Diversity in the Decorative Arts This porcelain bowl manufactured in Saint-Cloud, France, is an excellent example of work done under the supervision of a woman named Barbe Coudray, who successfully and profitably ran a factory that remained in production until 1766.
The Reeves Museum of Ceramics recently acquired this large bowl, which was made at the Saint-Cloud Factory in France, the first commercially successful porcelain manufactory in Europe.
European potters had tried to reproduce Chinese porcelain since the mid-1500s. While a few had succeeded in making the material, none had been able to do it consistently or in large enough quantity to make it commercially viable. That changed in the 1690s when, after years of experimentation, Saint-Cloud (pronounced “san-clew”) began producing porcelain. Its products were accurately claimed as “having no parallel in all of Europe,” and the English scientist Martin Lister jealously wrote that he “could not distinguish betwixt the pots made there, and the finest China Ware I ever saw.”
While Lister could not distinguish between Saint-Cloud and Chinese porcelain, there actually was a difference. Chinese porcelain is a hard-paste porcelain made from two types of clay, china clay and china stone. The potters at Saint-Cloud did not know exactly what these clays were, and even if they had, they were not yet available in France (though china clay, also known as kaolin, would be discovered at Limoges in 1765). Therefore, they created soft-paste porcelain, which is white and translucent like hard-paste porcelain but made of different clays and other minerals. True hard-paste porcelain was not made in Europe until 1710 at Meissen in Germany.
Soft-paste porcelain is difficult to work with, and at 9.5 inches in diameter, this is one of the larger pieces made at Saint-Cloud. It is painted in underglaze blue, itself a major technical achievement, with lacey decoration that the pottery called “broderie.” It was inspired by the work of Jean Berain, whose designs were also used on contemporary silver and textiles.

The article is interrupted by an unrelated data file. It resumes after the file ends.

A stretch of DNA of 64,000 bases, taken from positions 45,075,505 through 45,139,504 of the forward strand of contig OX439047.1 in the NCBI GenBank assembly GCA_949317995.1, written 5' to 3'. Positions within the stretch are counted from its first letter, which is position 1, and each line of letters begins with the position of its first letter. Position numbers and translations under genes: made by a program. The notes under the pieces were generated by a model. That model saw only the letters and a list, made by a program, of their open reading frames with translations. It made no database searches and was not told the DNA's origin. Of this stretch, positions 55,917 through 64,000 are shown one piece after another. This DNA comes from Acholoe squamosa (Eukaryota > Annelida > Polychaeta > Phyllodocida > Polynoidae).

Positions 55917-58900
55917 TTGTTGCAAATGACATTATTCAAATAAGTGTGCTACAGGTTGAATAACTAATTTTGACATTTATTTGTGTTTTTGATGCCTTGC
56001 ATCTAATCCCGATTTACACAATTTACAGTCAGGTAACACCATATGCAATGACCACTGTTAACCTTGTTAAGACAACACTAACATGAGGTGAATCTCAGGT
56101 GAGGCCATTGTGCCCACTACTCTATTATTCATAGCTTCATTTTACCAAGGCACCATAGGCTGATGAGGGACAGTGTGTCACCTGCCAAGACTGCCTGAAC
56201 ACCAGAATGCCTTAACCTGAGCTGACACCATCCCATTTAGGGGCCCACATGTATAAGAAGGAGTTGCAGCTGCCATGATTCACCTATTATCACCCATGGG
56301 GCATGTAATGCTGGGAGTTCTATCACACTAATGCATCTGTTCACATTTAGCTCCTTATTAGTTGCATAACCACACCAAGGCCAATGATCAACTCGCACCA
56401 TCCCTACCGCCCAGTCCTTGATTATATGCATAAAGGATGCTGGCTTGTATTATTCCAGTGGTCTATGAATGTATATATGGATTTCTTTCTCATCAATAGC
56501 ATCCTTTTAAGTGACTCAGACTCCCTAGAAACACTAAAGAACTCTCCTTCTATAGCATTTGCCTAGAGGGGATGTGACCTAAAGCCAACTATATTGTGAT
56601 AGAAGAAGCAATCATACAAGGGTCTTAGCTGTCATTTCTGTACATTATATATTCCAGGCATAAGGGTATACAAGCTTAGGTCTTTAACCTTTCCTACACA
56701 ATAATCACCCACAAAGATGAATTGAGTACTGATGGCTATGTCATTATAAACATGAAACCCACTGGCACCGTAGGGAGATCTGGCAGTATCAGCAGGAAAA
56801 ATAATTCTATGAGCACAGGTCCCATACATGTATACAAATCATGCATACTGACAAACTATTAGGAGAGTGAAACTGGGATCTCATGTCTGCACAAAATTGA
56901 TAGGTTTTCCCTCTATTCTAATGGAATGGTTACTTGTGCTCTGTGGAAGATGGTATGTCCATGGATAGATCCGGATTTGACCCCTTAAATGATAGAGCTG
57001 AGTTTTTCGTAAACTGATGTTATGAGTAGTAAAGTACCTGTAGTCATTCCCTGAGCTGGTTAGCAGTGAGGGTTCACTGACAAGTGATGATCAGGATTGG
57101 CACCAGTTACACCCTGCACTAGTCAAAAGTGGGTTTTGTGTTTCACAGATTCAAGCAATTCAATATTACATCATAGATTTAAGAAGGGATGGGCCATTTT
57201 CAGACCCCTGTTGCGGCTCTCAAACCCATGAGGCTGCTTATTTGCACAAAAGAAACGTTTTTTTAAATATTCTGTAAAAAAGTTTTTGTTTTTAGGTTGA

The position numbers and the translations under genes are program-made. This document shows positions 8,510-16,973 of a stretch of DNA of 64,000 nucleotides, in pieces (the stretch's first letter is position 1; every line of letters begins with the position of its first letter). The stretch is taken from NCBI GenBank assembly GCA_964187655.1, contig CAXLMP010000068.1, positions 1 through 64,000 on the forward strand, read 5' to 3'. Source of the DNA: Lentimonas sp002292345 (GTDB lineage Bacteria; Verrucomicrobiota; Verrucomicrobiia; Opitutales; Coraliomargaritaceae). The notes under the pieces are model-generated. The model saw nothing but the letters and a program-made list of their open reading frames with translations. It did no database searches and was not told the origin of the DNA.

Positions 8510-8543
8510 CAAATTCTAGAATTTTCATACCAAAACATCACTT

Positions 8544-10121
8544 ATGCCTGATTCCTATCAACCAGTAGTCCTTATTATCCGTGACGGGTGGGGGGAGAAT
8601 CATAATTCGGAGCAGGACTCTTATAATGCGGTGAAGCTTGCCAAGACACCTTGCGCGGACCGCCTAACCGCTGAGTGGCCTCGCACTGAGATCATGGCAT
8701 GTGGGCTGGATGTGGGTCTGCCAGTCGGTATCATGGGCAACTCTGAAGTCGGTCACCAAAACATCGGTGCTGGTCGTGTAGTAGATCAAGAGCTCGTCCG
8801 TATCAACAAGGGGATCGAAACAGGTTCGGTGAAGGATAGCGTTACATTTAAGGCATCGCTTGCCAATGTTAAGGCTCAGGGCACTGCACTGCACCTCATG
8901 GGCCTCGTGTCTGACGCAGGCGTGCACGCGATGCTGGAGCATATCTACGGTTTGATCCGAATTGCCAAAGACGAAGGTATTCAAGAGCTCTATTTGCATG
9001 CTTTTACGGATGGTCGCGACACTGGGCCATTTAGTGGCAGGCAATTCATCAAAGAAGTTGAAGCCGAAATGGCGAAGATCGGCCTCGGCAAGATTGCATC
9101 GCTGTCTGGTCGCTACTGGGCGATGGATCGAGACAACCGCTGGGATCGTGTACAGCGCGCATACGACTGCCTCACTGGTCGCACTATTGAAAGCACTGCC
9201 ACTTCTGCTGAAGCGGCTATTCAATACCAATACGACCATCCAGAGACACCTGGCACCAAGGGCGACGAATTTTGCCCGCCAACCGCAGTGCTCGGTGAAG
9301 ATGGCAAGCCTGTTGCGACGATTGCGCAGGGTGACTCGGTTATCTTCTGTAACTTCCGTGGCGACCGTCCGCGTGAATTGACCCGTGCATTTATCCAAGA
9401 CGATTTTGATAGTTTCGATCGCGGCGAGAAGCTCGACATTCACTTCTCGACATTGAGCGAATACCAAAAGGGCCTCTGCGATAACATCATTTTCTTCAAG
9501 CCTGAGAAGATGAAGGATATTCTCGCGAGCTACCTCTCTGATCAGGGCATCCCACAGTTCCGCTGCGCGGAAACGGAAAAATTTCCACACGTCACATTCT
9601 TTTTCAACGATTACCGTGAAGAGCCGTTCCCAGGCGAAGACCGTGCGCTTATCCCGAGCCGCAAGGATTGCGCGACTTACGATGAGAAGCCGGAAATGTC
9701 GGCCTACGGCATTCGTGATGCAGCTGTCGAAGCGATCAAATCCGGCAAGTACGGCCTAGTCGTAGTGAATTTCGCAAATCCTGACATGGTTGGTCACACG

The bowl is clearly a fine example of Saint-Cloud’s early work and a masterpiece of European porcelain, but that alone is not what led the Reeves to pursue this piece. While 18th century French porcelain may not be the first thing one thinks about when considering diversity in the decorative arts, in fact one of the driving forces of Saint-Cloud’s success was a woman, Barbe Coudray.
According to scholar Genevieve Le Duc, “historians have been content to depict her simply as a wife, widow, mother or ‘executor.’ However, documentary evidence indicates that Barbe Coudray was not only linked to the Saint-Cloud Porcelain Manufactory for nearly half a century but also appears to have been a woman of great strength and character who ruled the enterprise during her time.” She and her two husbands, first Pierre Chicaneau and later Henri Trou, not only successfully learned how to make porcelain, but also successfully and profitably ran a factory that remained in production until 1766.
Like all museums, the Reeves Museum of Ceramics is working to expand and diversify the stories it tells to better reflect 21st century American society. In some cases, this means intentionally acquiring pieces made or used by groups such as African Americans or women who are not well represented in the collection, but in many cases, it means simply looking more broadly at objects to see what stories we have overlooked or ignored.
This bowl is an important tool in showing the influence that Chinese porcelain had on global ceramics traditions, one of the main themes of interpretation of the Reeves collection, and that alone would justify its acquisition. But by looking more broadly, we can also use it to explore the career of an important businesswoman and the often-overlooked role of women in the ceramics industry.
This bowl is now on display in the European Ceramics Gallery in the Reeves.